- Written notice has been mailed to the last known address of the seller’s current clients regarding:
A. the proposed sale:
B. the terms of any proposed change in the fee arrangement;
C. the client’s right to retain another attorney, to take possession of the file, and to obtain any funds or other property to which the client is entitled; and
D. the fact that the client’s consent to the new representation will be presumed if the client does not take any action or does not otherwise object within sixty (60) days of mailing of the notice.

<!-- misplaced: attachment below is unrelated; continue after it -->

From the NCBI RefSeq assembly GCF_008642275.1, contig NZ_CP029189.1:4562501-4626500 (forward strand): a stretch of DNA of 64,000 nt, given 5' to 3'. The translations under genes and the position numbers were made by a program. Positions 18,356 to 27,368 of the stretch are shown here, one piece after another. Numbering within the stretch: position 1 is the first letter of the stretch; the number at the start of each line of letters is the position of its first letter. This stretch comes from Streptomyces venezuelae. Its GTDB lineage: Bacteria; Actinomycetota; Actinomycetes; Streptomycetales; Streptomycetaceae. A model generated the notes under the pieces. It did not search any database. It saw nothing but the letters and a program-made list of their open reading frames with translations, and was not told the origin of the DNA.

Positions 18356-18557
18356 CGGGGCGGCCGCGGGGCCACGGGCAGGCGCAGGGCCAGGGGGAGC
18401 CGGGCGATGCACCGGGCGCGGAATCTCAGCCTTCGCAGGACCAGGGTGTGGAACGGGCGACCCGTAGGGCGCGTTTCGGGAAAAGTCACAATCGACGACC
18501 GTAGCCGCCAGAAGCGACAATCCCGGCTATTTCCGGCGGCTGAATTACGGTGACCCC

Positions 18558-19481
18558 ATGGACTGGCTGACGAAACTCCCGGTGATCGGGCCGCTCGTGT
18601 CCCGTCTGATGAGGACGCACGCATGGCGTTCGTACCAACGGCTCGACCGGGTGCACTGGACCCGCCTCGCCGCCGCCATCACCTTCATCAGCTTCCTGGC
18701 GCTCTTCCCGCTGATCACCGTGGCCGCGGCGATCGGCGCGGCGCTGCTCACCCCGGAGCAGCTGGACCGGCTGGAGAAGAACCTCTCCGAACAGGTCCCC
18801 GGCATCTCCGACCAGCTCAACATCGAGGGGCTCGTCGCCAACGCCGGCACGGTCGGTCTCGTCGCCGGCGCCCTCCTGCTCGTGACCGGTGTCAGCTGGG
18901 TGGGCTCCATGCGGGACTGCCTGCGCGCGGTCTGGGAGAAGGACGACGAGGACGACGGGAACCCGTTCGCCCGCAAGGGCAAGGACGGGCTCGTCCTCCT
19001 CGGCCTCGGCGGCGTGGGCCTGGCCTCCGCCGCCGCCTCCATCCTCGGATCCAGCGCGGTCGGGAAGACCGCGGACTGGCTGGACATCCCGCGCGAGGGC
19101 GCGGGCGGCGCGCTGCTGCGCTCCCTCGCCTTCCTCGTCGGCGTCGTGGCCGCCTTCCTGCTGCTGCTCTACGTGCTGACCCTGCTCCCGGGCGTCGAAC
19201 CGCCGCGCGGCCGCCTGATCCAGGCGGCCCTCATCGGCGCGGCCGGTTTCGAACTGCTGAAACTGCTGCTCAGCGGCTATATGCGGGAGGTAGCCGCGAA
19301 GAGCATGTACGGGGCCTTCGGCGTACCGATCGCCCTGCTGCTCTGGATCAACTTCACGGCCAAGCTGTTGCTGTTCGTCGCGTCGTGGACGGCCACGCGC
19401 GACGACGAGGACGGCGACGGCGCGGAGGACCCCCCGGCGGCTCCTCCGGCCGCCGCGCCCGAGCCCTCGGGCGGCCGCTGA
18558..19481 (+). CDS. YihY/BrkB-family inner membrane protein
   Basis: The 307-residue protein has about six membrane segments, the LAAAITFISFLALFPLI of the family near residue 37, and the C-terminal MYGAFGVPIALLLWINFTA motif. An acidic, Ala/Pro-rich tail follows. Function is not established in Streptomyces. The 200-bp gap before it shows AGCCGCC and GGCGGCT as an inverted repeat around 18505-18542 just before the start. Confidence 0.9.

As noted in the comment section to Rule 19-301.17, “[t]he practice of law is a profession, not merely a business. Clients are not commodities that can be purchased and sold at will.”
Zachary W. Worshtil is a Partner at the Law Office of Ralph W. Powers, Jr., P.C. He is also a member of the PGCBA Board of Directors and co-chair of the Probate, Estates, Trusts & Elder Law Section. He concentrates his practice primarily in estate planning, estate and trust administration, and probate litigation.